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Après les assassinats de Fortuyn et de Van Gogh : le modèle d'intégration hollandais en déroute?

Rinus Penninx and Rachel Bouyssou
Critique internationale
No. 33 (OCTOBRE-DÉCEMBRE 2006), pp. 9-26
Stable URL: http://www.jstor.org/stable/24564640
Page Count: 18
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Abstract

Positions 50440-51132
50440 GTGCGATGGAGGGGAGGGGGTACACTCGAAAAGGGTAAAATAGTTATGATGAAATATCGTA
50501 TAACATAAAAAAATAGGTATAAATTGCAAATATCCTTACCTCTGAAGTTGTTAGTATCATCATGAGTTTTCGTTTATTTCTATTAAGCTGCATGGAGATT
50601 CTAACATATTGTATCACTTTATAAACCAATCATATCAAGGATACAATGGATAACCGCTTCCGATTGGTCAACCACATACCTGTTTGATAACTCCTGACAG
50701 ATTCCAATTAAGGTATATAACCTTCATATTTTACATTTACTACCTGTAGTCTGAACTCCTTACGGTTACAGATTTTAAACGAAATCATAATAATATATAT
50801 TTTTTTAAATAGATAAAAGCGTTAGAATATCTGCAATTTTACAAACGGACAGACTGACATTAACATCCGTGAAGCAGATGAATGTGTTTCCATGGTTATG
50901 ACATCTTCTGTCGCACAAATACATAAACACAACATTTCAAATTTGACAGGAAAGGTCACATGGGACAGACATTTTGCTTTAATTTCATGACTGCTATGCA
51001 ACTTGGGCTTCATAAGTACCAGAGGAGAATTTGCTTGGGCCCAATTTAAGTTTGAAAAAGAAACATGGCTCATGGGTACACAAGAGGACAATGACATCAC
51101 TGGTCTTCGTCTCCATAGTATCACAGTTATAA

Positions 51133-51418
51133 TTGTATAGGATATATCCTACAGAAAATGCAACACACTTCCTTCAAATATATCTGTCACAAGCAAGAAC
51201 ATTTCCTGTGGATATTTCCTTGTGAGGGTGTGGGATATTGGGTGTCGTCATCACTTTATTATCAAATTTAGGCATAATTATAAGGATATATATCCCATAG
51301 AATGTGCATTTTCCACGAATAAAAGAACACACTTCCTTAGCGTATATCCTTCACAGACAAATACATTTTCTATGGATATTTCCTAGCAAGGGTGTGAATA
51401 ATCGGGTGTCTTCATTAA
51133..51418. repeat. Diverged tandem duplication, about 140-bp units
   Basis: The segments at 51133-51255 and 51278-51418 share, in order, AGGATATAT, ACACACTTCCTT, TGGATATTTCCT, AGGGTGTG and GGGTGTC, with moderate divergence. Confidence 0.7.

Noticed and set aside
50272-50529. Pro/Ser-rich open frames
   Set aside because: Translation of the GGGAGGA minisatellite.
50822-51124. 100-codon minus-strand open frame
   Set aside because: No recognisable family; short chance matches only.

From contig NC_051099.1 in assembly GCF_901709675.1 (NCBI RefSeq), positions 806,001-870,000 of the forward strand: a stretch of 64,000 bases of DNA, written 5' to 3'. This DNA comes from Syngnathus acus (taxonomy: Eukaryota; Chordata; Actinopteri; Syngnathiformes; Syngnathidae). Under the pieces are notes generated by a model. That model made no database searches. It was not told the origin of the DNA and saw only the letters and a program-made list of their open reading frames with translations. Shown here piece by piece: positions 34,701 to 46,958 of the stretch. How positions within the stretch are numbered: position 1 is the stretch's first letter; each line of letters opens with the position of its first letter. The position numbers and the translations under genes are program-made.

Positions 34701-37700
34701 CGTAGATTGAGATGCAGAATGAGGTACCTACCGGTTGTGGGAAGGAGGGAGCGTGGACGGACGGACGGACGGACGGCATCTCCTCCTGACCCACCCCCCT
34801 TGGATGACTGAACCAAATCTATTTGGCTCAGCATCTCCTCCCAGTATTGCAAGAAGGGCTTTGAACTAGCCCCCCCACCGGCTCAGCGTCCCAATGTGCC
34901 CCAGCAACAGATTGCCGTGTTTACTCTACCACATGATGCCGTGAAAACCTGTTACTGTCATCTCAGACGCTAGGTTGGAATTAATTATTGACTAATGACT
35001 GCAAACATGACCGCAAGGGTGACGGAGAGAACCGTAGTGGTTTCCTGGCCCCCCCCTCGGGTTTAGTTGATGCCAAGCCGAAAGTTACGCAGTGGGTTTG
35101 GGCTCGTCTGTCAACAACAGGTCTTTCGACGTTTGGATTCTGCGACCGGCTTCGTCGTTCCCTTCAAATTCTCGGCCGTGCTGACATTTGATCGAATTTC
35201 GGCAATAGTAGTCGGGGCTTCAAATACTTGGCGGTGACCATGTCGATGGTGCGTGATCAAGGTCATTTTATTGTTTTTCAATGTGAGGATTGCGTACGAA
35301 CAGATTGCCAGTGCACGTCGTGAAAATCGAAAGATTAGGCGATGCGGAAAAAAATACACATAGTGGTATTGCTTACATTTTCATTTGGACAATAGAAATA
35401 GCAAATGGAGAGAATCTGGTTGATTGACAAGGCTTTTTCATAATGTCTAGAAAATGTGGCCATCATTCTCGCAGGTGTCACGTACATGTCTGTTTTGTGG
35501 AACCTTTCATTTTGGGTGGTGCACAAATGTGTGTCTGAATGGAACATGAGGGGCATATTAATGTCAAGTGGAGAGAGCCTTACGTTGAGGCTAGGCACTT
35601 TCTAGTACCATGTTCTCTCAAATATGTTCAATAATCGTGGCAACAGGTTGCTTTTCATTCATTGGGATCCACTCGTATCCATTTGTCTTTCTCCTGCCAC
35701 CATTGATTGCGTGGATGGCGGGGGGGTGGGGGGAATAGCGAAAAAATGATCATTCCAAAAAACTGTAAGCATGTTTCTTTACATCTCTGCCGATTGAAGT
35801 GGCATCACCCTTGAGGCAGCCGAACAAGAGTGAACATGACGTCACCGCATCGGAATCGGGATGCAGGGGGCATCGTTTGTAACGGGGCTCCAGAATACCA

The Netherlands used to have an international reputation of a tolerant country and within Europe a guide country for progressive integration policies for newcomers. The political landslide victory of the party of Pim Fortuyn and his assassination in 2002, and the subsequent murder of Theo van Gogh in 2004 seem to have radically altered that traditional image. This article analyses the background of these changes: tracing them back to the Ethnic Minorities Policy established and implemented in the de-politicised context of the 1980s. It then outlines the gradual changes towards more 'Republican' integration policies in the 1990s and finally describes the extreme politicization of immigration and integration policies since 2000. Dutch society's obsession, at least in the public debate and political and policymaking choices at the national level, has had such far reaching negative effects that counterforces, particularly at the local level and in civil society, will likely be able to turn the tide towards more balance in the near future.

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